Your Social Security Number (SSN) enables government agencies to identify individuals in their records and businesses to track each individual's financial information. It was originally created to track the earnings histories of U.S. workers for use in determining Social Security benefit entitlement and calculating benefit levels. Nowadays, however, it is commonly used by both government and private entities to identify an individual and report all sorts of information, including financial data and credit history.
Because of how widely used your SSN is to identify you by authentic government and financial institutions, it’s vital that you prevent it from falling into the wrong hands. If you’re not careful, you can fall victim to identity theft. This occurs when a thief steals your identifying information and uses it to conduct unauthorized transactions on your behalf. Thieves can commit all kinds of fraudulent activities once they have this information, including applying for credit, making online purchases, opening accounts, accessing your financial accounts, and much more. These acts can damage your credit status, cost you time and money, and even cause security and legal issues.
Who Needs Your SSN…And Who Doesn’t
The federal Privacy Act of 1974 requires that government agencies at the local, state, and federal level disclose to each person whether submitting your Social Security number is required, details on the use of this information, and what law or authority requires its use. Federal law requires that state Departments of Motor Vehicles, tax authorities, welfare offices, and other governmental agencies obtain your SSN as proof of your identity. The Privacy Act also stipulates that no one can deny you a government service or benefit for failing to provide your SSN unless federal law specifically requires it.
Many other businesses commonly ask for your SSN. You aren't required by law to provide your SSN to a private business unless you are engaging in certain specific financial transactions that require reporting to the government. However, many other businesses ask for your SSN for legitimate reasons, like checking your credit report or financial history. These can include
- Insurance companies
- Mortgage companies
- Credit card companies
- The three main credit reporting agencies (TransUnion, Equifax, and Experian)
- Investment advisors
- Real estate brokers
While you are not required to provide your SSN to these companies, they are permitted to refuse to do business with you if you do not. Be wary of providing your SSN to any business that doesn’t need it for legitimate financial purposes. Many companies will issue you a unique customer identification number or other username upon request rather than using your SSN as a default. Doctors, dentists, and even salons commonly ask for your SSN. The Social Security Administration recommends asking why the number is needed, how it will be used, what will happen if you refuse to give it, and what law (if any) requires you to give it to them before disclosing it.
Many professionals are bound by laws that require they protect the security, confidentiality, and integrity of sensitive client or patient information, including financial information and social security information. Health care providers, for example, are required to take measures to protect confidential patient information, in any format (written or digital patient files, communication related to care, and more), under the Health Insurance Portability and Accountability Act of 1996 (HIPAA). If you are unsure of the steps a provider is taking to protect your information, ask!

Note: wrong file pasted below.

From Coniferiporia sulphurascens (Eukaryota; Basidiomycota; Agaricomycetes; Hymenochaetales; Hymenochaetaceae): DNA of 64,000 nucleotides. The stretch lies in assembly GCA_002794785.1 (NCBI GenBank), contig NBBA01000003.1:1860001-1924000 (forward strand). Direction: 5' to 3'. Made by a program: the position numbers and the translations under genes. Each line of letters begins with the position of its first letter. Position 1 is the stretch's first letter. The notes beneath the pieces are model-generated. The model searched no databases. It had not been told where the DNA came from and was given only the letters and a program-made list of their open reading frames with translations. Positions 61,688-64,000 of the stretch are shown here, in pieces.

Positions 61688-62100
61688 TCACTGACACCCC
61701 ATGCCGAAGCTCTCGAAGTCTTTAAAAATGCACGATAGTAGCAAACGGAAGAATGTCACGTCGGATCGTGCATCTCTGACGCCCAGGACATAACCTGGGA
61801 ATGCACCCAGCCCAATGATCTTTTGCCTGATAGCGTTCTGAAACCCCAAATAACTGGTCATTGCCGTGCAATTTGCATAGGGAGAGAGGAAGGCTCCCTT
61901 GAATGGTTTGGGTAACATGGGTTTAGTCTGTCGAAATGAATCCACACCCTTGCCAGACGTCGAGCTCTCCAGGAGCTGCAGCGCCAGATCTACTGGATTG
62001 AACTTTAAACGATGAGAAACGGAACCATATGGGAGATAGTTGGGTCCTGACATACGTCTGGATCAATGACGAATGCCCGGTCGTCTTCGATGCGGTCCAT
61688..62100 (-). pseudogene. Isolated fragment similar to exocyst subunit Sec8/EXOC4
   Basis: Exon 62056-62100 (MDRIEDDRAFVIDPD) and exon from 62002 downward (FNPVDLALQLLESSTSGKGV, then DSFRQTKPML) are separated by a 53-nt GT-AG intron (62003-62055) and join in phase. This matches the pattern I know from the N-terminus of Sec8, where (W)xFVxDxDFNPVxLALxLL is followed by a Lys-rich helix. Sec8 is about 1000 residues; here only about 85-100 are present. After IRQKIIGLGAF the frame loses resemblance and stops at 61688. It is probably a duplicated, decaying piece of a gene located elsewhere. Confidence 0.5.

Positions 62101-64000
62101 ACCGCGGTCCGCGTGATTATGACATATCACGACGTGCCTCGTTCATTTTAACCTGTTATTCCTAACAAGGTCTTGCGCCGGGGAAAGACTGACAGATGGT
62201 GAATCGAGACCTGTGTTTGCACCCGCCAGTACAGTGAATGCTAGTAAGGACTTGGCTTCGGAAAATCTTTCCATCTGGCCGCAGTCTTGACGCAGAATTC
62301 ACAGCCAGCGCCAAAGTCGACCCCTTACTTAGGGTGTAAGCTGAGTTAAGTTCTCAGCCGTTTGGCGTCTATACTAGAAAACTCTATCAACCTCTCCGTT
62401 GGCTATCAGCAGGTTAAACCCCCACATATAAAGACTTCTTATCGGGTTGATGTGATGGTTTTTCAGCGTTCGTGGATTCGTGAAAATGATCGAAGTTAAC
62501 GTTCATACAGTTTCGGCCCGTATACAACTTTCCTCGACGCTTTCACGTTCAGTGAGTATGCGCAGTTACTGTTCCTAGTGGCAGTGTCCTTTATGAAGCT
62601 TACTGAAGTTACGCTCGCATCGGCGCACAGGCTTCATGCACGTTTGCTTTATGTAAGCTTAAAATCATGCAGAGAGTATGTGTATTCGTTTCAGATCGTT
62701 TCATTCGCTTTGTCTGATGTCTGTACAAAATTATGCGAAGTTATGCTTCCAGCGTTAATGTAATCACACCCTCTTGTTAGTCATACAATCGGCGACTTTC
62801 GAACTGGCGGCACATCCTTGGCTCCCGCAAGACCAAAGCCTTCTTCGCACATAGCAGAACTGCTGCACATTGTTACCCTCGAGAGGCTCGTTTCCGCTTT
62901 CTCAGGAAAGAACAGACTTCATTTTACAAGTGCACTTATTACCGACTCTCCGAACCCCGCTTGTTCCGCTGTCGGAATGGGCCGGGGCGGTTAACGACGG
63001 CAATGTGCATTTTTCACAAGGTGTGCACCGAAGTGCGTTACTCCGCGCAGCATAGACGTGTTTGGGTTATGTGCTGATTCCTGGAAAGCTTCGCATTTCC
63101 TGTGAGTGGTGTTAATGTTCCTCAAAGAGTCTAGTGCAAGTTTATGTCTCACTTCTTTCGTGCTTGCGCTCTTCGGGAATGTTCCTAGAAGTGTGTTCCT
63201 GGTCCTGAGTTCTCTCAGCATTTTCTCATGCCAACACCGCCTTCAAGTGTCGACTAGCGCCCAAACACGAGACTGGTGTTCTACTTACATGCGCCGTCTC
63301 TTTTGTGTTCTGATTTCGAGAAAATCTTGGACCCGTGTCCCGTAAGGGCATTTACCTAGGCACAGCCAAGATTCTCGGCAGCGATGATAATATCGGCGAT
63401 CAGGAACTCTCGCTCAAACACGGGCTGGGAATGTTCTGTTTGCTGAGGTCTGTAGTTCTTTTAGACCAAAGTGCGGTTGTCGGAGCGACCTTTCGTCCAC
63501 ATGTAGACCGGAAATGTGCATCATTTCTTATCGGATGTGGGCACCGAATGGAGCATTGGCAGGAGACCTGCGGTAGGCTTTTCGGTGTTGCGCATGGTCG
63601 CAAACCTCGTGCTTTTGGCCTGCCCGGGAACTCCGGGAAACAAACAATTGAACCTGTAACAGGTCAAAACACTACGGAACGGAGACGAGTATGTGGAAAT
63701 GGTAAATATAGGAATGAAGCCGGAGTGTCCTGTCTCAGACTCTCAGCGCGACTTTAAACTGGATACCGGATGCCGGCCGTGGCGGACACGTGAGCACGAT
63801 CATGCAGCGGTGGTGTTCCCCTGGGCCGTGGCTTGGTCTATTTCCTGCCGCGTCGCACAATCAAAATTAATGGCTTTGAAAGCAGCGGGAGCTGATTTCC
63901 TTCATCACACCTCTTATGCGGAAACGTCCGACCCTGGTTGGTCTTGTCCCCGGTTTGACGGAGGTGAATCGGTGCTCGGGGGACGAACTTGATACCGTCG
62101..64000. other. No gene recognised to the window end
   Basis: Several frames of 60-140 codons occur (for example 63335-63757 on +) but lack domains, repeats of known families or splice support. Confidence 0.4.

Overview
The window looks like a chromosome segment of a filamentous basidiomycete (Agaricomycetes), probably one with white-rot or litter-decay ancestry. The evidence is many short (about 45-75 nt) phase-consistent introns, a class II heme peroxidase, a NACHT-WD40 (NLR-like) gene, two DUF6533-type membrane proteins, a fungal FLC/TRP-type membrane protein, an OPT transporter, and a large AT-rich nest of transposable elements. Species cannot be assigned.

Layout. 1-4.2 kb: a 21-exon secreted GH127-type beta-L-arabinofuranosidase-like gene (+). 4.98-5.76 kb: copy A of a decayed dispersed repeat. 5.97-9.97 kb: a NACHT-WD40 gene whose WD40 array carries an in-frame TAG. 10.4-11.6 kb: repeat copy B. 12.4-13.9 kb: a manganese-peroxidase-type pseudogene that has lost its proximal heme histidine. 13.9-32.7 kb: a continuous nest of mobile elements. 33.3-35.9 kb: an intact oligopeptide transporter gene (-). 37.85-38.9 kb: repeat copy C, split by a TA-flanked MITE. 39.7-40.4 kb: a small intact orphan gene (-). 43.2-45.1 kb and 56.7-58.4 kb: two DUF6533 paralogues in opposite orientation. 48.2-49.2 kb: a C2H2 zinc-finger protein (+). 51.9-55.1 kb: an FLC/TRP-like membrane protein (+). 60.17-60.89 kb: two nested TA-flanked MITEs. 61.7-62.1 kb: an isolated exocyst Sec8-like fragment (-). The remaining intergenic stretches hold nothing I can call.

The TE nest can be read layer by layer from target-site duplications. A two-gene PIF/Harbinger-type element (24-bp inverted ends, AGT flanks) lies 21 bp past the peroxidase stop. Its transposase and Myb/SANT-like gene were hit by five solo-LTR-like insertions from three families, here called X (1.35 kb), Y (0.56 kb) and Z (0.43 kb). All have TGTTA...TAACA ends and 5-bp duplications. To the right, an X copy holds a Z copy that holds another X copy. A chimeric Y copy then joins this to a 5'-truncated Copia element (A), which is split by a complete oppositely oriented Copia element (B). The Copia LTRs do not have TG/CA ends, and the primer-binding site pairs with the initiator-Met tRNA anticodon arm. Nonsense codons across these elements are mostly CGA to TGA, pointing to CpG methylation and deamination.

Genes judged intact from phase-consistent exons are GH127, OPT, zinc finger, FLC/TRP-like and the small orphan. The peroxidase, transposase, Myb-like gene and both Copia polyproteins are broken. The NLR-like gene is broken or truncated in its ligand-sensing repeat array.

How to Protect Your SSN
Sometimes it’s impossible to prevent your personal information from being compromised (like in the case of data breaches from large companies or credit bureaus). However, many cases of identity theft can be traced back to poor internet and online security habits. Some simple tips can help keep your SSN secure and improve your chances of avoiding identity theft.
- Email it or transmit it over any messaging application
- Use any part of it as password or PIN
- Store it on your computer, phone, or in unsecured online storage applications
- Disclose it to vendors or businesses online, except in secure forms or platforms
- Disclose it unless you know there is a legitimate need
- Use appropriate encryption and security measures when transmitting it for legitimate business purposes
- Install and update a comprehensive anti-malware, spyware, and virus program
- Report any suspicious use of your SSN to the Social Security Administration using its online complaint form or telephone hotline
Contact a Professional for Your IT Security
Dymin’s professional computer techs can help you implement a comprehensive data security, protection, anti-virus, and data backup plan for both your home and business computers. We will help find and remove any potential threats to your system, strengthen any security vulnerabilities, and prevent IT issues from occurring.
If your business is responsible for safeguarding sensitive medical information, ask us about our HIPAA compliance audit service to identify areas of your IT infrastructure or procedures that could potentially be non-compliant and help you get them corrected. We also offer a HIPAA Compliance Maintenance service to ensure that once you’re compliant, you stay that way, because even though your network and procedures are compliant today does not mean that something can't change (new equipment, new employees, HIPAA policy changes) that would take you out of compliance.
Contact Dymin Systems online today, visit our repair services and computer sales showroom in Urbandale, Iowa, or call us at 515-276-7447.